BERLIN (AP) — A person with a genetic abnormality who identifies as neither woman nor man can't be entered in Germany's birth register under an alternative label such as "inter" or "diverse," a German federal court said Thursday.
The plaintiff was identified by advocacy group Dritte Option only as Vanja, born in 1989 and registered as a girl. Vanja provided the Federal Court of Justice with an analysis showing one X chromosome but no second sexual chromosome. Women have two X chromosomes, while men have one X and one Y chromosome.
In a June 22 ruling published Thursday, the court rejected a request to switch the birth register entry to "inter" or "diverse." It said German family law recognizes only male or female and, although a legal revision in 2013 does allow people not to be registered as being of either gender, "it did not create a further sex."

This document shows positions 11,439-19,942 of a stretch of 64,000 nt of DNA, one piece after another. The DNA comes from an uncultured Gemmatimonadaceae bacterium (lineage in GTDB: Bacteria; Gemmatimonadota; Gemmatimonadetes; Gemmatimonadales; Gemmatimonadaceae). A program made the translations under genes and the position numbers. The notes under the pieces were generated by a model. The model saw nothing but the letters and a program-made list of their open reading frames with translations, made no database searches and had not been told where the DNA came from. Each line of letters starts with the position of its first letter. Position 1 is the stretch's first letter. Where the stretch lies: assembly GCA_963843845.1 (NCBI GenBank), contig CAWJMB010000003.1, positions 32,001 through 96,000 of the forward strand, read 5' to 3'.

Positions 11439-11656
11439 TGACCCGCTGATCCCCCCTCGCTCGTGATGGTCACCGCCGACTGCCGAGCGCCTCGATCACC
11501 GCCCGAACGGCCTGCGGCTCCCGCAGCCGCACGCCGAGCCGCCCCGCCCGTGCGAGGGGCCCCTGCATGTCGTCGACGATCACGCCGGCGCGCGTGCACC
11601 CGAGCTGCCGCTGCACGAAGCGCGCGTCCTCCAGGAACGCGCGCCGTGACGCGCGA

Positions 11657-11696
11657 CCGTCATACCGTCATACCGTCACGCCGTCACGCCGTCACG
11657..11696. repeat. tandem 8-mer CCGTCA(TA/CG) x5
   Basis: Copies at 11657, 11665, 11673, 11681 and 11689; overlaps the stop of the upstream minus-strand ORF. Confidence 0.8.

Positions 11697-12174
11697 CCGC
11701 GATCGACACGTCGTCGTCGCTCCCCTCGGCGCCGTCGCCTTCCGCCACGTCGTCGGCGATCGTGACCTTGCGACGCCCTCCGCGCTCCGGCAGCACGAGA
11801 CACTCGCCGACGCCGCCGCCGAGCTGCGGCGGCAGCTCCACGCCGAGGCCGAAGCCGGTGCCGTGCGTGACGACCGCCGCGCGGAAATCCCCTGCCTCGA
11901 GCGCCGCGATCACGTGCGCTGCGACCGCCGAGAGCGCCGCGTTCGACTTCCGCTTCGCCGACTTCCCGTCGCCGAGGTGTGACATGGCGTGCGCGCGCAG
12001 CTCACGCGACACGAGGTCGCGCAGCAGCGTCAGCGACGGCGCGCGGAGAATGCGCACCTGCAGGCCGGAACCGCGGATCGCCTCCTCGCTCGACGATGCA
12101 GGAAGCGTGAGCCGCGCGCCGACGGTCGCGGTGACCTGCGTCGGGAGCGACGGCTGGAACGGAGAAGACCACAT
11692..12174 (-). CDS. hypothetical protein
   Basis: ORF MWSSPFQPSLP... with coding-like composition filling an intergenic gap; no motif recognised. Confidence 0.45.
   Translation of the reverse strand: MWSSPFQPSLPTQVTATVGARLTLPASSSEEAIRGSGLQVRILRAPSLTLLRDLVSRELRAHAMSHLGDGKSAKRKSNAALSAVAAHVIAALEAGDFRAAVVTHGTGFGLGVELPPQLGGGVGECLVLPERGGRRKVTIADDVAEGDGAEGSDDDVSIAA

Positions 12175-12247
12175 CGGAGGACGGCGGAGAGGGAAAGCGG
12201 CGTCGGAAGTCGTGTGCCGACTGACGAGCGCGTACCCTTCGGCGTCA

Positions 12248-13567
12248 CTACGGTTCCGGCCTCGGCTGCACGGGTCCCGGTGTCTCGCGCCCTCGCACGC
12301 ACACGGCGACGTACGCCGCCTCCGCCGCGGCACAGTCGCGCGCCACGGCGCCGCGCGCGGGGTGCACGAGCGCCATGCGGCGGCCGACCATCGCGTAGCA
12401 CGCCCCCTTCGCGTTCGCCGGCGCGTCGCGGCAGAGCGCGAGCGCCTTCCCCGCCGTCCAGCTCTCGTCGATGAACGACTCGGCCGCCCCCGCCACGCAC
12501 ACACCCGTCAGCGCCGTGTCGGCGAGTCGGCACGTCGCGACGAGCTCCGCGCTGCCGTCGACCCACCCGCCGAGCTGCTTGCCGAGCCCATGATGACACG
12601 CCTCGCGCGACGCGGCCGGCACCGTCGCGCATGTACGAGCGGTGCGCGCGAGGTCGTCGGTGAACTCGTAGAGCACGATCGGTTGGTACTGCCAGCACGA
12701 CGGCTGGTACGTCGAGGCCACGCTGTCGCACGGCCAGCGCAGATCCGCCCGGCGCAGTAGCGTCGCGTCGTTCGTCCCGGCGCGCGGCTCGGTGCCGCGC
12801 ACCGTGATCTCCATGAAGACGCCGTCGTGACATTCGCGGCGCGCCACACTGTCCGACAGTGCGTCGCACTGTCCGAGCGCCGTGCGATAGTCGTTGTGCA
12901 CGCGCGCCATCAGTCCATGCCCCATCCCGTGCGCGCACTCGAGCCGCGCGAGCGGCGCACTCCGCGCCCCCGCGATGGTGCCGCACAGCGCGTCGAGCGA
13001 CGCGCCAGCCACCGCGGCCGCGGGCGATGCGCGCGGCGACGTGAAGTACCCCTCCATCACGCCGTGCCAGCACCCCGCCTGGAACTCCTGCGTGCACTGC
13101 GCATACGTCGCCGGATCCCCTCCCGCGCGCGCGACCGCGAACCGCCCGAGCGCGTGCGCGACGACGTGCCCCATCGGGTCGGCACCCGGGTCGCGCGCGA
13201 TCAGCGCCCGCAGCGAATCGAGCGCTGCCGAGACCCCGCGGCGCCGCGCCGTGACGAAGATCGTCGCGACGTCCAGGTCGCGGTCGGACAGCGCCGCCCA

That means there is an option to request having the registration as a girl removed from the records and not replaced — an option that the plaintiff says isn't good enough.
The court, however, argued that the legal revision means "the question of whether the previous necessity of being entered in the birth register as either male or female violates intersexuals' fundamental rights no longer arises."
Dritte Option, which was involved in preparing the case, said the plaintiff plans to go to Germany's highest court, the Federal Constitutional Court.